Folklore Mythology

American Cowboys. True Tales of the Wild West by Jeff Savage

By Jeff Savage

James McCauley stood watch over his herd of farm animals within the middle of the night darkness. hurricane clouds plastered the sky. without notice, a clap of thunder stirred the livestock. worried through the loud sound, the livestock have been off and operating. Stampede! McCauley's horse acquired jittery, and took him in each path. McCauley was once misplaced! The lifetime of a cowboy within the Wild West used to be difficult. From branding farm animals to livestock drives, a cowboy labored challenging. writer Jeff Savage takes a firsthand examine the lives of yankee cowboys, from rounding up farm animals to the top of an extended force.

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Extra resources for American Cowboys. True Tales of the Wild West

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80. Chapter 5. The Cowboy at Play 1. William H. : Time Life Books, 1973), p. 52. Glossary bunkhouse—The place where cowboys slept on ranches off-season. chuck wagon—A wagon brought along on the long drive to carry supplies and provisions. From here, meals were served to the cowboys. Civil War—The war fought between the northern states (the Union) and southern states (the Confederacy) from 1861 to 1865. Many cowboys were veterans of the Civil War. cowboys—The men and women who worked on cattle ranches in the West, particularly those who participated in the long drives.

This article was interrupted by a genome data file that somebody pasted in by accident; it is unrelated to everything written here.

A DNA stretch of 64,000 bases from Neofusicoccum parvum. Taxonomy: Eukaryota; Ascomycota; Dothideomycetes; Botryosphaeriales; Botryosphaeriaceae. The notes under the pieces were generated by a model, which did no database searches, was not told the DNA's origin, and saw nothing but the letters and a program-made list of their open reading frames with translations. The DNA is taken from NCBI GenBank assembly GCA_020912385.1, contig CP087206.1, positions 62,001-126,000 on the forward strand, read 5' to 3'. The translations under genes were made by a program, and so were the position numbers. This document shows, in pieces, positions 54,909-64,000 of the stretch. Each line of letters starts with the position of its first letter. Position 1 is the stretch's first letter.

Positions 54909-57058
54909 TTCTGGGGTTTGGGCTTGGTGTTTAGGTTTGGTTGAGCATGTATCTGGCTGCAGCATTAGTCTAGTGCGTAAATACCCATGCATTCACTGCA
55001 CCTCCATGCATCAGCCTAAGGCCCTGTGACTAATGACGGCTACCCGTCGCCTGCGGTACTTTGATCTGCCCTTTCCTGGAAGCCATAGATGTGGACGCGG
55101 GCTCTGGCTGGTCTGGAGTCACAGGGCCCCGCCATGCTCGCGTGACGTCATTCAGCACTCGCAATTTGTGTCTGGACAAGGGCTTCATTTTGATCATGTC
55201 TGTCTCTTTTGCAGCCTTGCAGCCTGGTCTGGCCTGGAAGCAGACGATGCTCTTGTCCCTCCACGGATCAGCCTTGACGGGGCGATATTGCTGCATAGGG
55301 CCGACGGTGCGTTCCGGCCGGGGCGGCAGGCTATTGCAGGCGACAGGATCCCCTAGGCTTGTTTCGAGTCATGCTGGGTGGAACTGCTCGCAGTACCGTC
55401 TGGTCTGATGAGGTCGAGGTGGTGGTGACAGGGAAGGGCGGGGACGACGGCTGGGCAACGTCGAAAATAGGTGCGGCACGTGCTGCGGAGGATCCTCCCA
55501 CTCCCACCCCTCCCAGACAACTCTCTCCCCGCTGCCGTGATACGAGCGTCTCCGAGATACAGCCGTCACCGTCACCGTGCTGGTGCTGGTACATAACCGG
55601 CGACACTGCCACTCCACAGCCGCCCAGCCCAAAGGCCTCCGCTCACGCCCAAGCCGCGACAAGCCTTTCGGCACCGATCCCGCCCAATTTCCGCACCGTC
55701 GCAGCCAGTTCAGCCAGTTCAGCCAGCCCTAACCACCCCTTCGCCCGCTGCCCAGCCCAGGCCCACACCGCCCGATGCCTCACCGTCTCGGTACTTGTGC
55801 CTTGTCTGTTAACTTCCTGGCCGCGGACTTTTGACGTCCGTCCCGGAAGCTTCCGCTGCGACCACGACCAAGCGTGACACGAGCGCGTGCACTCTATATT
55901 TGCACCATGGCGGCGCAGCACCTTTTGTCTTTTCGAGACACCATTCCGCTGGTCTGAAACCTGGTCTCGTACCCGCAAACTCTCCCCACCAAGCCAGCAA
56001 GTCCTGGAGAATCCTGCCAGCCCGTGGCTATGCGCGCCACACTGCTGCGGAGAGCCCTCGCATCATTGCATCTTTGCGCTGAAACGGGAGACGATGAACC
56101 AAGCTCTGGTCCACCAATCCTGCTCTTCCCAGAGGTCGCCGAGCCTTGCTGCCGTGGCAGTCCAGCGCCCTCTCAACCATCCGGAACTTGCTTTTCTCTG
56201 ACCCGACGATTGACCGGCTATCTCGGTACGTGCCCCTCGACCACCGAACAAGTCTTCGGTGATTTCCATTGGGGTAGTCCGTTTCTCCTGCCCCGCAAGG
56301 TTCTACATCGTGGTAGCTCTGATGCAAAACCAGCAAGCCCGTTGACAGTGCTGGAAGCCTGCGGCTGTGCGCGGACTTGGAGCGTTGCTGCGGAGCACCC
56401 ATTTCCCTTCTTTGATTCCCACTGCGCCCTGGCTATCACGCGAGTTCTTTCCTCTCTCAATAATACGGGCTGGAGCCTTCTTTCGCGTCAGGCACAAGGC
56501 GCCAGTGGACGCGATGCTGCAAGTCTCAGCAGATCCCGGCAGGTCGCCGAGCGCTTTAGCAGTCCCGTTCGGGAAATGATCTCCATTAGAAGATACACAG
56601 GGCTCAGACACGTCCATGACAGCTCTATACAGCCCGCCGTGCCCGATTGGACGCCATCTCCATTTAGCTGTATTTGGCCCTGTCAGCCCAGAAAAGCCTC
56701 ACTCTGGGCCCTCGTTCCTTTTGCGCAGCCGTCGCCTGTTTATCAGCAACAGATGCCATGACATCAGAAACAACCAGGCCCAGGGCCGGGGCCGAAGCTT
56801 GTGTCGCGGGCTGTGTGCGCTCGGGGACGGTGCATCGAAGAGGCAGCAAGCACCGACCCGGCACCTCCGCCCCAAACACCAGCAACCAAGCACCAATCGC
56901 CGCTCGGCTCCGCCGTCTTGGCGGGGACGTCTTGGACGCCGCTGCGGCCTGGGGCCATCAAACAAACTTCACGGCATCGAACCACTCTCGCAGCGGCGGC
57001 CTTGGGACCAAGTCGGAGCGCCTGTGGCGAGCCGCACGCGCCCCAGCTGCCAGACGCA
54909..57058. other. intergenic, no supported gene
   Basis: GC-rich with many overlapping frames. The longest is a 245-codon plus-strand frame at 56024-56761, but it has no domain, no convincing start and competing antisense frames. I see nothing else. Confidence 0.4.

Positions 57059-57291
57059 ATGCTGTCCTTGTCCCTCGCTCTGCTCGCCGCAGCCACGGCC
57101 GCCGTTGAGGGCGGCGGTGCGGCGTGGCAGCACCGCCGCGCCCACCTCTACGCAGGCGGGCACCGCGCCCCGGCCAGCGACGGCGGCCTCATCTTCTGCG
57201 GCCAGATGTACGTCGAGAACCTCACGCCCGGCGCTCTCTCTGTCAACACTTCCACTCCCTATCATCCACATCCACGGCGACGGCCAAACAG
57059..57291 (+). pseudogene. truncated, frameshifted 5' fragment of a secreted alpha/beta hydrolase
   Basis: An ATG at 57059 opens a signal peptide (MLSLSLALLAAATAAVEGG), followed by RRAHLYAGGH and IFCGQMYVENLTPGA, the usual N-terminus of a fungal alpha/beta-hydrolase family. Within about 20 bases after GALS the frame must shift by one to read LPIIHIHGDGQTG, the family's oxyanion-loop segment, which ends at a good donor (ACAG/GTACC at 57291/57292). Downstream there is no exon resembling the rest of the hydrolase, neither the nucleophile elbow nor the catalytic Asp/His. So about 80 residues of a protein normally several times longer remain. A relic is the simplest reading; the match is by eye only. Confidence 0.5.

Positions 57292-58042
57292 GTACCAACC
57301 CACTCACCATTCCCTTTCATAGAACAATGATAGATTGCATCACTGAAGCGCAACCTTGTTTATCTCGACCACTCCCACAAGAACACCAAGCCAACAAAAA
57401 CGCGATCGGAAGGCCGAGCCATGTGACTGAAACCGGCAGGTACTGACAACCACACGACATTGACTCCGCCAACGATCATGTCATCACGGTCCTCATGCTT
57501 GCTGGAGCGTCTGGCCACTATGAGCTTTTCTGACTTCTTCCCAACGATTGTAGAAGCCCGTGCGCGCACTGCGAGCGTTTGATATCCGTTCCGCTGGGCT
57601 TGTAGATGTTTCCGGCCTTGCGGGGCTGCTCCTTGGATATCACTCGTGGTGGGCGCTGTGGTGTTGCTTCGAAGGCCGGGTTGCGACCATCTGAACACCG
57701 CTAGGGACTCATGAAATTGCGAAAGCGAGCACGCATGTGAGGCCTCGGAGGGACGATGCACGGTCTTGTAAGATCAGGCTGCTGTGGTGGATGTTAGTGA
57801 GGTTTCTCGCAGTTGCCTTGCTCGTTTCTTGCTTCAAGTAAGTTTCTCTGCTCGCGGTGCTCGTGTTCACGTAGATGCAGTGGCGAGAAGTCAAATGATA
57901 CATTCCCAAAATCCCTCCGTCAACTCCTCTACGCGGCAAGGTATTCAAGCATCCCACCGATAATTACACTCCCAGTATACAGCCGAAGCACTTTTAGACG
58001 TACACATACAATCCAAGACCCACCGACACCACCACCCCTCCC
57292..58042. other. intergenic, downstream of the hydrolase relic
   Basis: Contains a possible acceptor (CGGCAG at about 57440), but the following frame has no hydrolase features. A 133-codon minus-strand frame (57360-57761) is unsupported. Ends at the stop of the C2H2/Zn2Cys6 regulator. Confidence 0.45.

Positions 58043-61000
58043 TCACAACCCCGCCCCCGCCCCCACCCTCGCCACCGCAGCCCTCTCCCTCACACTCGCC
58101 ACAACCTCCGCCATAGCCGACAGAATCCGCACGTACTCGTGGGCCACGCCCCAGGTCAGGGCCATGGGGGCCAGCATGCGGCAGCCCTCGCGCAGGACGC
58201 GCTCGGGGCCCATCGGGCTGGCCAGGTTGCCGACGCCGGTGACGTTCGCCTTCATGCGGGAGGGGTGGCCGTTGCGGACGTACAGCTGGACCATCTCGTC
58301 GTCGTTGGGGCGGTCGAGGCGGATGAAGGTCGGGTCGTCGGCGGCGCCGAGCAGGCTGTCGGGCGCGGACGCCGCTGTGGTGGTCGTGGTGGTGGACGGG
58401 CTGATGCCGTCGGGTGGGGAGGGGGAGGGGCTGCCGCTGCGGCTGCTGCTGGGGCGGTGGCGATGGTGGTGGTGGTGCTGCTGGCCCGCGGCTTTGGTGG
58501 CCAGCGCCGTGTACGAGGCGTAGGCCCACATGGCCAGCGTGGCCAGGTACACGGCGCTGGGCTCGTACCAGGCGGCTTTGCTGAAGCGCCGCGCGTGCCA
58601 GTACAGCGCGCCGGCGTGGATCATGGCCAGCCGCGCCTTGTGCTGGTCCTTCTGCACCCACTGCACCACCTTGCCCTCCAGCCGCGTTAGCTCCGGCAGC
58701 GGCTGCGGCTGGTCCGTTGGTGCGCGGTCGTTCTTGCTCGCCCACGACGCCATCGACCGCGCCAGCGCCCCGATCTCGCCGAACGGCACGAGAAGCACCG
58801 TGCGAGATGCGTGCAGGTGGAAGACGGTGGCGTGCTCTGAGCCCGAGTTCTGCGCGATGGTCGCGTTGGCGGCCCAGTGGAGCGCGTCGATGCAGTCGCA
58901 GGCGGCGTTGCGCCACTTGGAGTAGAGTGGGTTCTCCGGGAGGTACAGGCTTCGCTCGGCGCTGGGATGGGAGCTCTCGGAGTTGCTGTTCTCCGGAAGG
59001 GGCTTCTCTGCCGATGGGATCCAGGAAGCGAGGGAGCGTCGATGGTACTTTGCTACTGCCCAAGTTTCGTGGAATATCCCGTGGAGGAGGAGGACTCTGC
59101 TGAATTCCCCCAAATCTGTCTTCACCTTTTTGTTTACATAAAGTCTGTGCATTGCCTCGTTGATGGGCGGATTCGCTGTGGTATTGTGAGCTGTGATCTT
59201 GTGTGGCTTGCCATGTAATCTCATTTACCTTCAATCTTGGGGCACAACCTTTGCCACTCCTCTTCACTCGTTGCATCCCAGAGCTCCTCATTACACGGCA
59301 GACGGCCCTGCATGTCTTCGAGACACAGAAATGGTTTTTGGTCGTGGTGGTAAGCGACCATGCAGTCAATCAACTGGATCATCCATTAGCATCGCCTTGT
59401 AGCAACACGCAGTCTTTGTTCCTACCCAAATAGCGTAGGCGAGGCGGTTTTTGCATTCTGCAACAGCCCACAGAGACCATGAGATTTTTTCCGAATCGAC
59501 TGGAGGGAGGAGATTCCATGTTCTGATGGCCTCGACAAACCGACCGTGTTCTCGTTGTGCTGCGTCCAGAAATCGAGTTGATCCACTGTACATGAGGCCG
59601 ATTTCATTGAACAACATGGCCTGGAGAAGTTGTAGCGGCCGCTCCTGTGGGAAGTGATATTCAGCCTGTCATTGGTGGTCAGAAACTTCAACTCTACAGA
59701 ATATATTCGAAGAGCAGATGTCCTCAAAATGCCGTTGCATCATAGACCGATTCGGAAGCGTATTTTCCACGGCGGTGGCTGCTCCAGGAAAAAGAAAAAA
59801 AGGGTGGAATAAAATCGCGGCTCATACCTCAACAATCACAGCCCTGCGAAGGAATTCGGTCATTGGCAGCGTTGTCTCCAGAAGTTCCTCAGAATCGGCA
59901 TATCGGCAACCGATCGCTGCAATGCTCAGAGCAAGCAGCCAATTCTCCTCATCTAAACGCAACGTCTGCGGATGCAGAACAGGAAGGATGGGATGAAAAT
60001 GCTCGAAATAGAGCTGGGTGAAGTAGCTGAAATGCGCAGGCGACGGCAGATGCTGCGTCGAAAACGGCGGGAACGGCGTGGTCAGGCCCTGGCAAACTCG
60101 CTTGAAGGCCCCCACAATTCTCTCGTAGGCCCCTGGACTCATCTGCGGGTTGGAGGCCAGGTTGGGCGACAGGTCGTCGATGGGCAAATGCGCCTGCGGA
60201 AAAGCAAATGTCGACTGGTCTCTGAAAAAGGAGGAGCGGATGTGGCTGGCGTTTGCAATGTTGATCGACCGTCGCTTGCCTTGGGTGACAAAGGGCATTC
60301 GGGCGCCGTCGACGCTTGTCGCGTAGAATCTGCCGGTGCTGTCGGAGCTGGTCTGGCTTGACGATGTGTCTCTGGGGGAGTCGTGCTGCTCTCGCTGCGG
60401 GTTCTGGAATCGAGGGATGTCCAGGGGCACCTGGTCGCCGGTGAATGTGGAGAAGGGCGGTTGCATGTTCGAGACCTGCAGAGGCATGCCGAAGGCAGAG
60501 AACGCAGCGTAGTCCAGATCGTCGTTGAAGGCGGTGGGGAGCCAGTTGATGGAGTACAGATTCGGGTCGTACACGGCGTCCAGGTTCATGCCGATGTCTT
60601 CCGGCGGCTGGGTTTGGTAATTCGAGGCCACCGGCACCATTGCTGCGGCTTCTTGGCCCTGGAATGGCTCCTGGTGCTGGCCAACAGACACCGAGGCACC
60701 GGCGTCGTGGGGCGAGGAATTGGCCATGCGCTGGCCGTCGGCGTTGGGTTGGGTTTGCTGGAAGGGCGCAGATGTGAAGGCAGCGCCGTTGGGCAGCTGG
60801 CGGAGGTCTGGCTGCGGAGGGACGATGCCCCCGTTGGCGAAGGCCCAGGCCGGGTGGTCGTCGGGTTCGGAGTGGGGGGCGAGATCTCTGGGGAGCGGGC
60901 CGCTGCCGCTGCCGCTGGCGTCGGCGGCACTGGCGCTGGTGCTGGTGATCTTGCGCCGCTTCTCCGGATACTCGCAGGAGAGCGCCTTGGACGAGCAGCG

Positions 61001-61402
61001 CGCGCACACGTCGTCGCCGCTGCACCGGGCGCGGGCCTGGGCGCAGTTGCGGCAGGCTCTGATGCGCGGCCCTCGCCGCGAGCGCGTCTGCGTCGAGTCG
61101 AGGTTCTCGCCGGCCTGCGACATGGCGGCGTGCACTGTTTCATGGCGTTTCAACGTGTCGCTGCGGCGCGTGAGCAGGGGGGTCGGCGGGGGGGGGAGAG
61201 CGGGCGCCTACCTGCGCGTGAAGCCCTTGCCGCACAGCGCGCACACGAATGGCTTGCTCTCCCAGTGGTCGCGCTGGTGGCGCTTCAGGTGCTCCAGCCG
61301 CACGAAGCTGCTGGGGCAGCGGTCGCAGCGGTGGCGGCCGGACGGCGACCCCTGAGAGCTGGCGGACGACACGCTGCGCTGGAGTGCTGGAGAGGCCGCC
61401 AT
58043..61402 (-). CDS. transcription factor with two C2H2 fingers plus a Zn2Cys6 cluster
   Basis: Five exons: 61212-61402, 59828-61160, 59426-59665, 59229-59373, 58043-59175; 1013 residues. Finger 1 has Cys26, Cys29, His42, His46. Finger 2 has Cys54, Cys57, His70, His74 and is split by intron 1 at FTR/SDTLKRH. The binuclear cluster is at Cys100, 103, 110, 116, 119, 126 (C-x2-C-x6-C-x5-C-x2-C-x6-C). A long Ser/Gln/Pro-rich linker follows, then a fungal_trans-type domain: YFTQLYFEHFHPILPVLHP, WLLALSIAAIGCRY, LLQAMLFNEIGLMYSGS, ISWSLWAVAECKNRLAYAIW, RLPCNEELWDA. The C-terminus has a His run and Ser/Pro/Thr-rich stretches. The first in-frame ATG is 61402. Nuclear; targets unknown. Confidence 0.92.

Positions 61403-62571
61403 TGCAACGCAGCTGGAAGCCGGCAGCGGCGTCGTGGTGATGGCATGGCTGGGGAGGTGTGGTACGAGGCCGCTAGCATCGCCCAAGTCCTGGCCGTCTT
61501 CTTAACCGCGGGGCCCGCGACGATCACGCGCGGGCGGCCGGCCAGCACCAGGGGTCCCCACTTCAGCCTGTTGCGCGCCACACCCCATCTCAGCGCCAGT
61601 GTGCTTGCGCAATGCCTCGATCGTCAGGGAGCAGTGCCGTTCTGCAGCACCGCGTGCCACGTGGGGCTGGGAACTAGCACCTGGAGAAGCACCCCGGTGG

He didn’t want to wander too far from the rest of the herd, though, so he returned shortly. He had no idea where the camp was. , 1992 Stampedes were very dangerous for cowboys. Thunder and lightning often caused cattle to stampede, but any loud noise could startle them. James had grown up on a farm in the East, dreaming of someday becoming a cowboy. He had no idea it would be like this. Barely eighteen years old and on his very first cattle drive, he was sitting on a horse with three hundred sleeping cattle at his feet, lost in the dark wilderness.

James was sent floating down the river in a strong current. At the last possible second, he grabbed hold of a steer. ” James reached safety, but he had lost his horse and everything he owned—his saddle, bridle, blankets, and spurs. He rode bareback on a spare horse for a week until the cowboys reached Pueblo, Colorado. There, his friend Scandlous John surprised him with a new saddle. Eventually, the cowboys arrived at their destination—Miles City, Montana. James was so relieved. He had survived the cattle drive.

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